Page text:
# Contents

## Introduction

The following is written at the request of Victor Porton, and is an extremely nuts-and-bolts description of the cartesian closed structure of the category $\mathbf{Dig}$, whose objects are sets $V$ equipped with a binary relation $E \subseteq V \times V$ and whose morphisms $V \to W$ preserve the assigned relations.

From a high-level point of view, $\mathbf{Dig}$ is equivalent to the category of $\neg\neg$-separated presheaves on the presheaf topos $\mathbf{Gph}$ of directed graphs. It is well-known that the (full) inclusion of separated presheaves (for a topology on a presheaf category) has a left adjoint that preserves finite products, and it follows that the separated presheaves forms an exponential ideal within the ambient presheaf topos, and thus in particular is cartesian closed. (Indeed, much more is true: not only is the category of separated presheaves cartesian closed, it is a quasitopos, hence it is locally cartesian closed as well.) As a special case, the cartesian closed structure of $\mathbf{Dig}$ is inherited from the cartesian closed structure of the ambient category $\mathbf{Gph}$.

Our plan is to descend from the general to the particular. First we give a general description of the cartesian closed structure on presheaf categories, but in very elementary nuts-and-bolts fashion. (That is, we bypass the more conceptual descriptions involving presheaves as colimits of representable functors, the Yoneda lemma, etc. – in other words, we just unwind the definitions, which is straightforward but less than enlightening.) Then we apply this directly to the special case $\mathbf{Gph}$. Then, we specialize further to the subcategory $\mathbf{Dig}$ and examine the cartesian closed structure directly in this case.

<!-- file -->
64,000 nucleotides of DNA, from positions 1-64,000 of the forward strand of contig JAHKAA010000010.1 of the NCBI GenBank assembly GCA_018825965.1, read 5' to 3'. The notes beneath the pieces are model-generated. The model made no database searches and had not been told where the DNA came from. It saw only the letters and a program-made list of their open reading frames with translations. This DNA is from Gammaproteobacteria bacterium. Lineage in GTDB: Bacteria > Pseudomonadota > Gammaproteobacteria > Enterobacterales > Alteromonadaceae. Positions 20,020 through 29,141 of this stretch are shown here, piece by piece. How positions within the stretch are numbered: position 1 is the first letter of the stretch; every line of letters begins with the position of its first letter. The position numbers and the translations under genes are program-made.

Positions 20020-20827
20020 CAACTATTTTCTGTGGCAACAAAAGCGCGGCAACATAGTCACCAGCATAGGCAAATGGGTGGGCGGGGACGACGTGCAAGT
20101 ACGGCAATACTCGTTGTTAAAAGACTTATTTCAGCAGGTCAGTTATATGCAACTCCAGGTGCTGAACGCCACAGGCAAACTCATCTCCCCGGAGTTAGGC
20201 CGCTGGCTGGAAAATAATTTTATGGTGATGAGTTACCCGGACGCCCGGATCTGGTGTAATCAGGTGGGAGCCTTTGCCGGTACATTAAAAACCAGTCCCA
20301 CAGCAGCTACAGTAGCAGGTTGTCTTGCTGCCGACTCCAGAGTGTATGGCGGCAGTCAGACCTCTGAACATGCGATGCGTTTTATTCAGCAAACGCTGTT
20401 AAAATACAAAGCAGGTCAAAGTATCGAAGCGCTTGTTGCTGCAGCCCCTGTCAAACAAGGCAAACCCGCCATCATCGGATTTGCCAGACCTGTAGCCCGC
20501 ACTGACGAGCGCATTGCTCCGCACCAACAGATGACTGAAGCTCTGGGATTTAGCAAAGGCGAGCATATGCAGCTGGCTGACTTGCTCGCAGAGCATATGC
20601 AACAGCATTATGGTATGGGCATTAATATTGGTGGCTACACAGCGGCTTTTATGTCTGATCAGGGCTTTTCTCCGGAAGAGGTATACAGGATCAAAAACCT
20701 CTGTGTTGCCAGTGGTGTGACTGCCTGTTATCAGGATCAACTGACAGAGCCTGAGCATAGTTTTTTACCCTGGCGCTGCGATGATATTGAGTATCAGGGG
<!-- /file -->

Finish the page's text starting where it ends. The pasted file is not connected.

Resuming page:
Possibly all this will eventually be extended to “funcoids” and “reloids”.

## The cartesian closed category of directed graphs

First we describe the exponential or internal hom in the cartesian closed category of directed graphs $(E, V, s: E \to V, t: E \to V)$.

Consider the category $C$ with objects and non-identity morphisms as follows:

$0 \stackrel{\overset{a}{\to}}{\underset{b}{\to}} 1.$

The category of directed graphs is equivalent to the category of presheaves $F: C^{op} \to Set$. Given $F$, the set of vertices is $V = F(0)$, the set of edges is $E = F(1)$, the source function is $s = F(a): F(1) \to F(0)$, and the target function is $t = F(b): F(1) \to F(0)$.

### Cartesian closed structure on presheaf toposes

Consider any small category $C$. If $F, G: C^{op} \to Set$ are presheaves on $C$, their exponential $G^F$ is (by abstract nonsense) given by the formula

$(G^F)(U) = Nat(C(-, U) \times F, G)$

where for an object $U$ of $C$, we let $C(-, U)$ denote the hom-functor $\hom_C(-, U): C^{op} \to Set$, and $Nat$ a set of natural transformations. (Note: if $\alpha: X \to Y$ is a natural transformation, we denote its component at an object $U$ by $\alpha (U)$.) Given a morphism $f: V \to U$ of $C$, the map $G^F(f): G^F(U) \to G^F(V)$ takes a natural transformation $\alpha: C(-, U) \times F \to G$ to the composite transformation

$C(-, V) \times F \stackrel{C(-, f) \times 1_F}{\to} C(-, U) \times F \stackrel{\alpha}{\to} G.$

The evaluation transformation $\epsilon_{F, G}: G^F \times F \to G$ is the one whose component at an object $U$ is the map $G^F(U) \times F(U) \to G(U)$ which takes a pair $(\alpha: C(-, U) \times F \to G, x \in F(U))$ to the element $\alpha(U)(1_U, x) \in G(U)$.

Suppose given a natural transformation $\theta: H \times F \to G$. We define the exponential transpose $\tilde{\theta}: H \to G^F$ to be the transformation whose component at $U$ is the map that takes an element $y \in H(U)$ to the transformation $\tilde{\theta}\cdot y: C(-, U) \times F \to G$ whose component at an object $V$ is defined to be the function

$C(V, U) \times F(V) \to G(V)$

that sends a pair $(f: V \to U, x \in F(V))$ to $\theta (V)(H(f)(y), x)$.

These definitions specify the cartesian closed structure of the presheaf category. The cartesian closure means that the function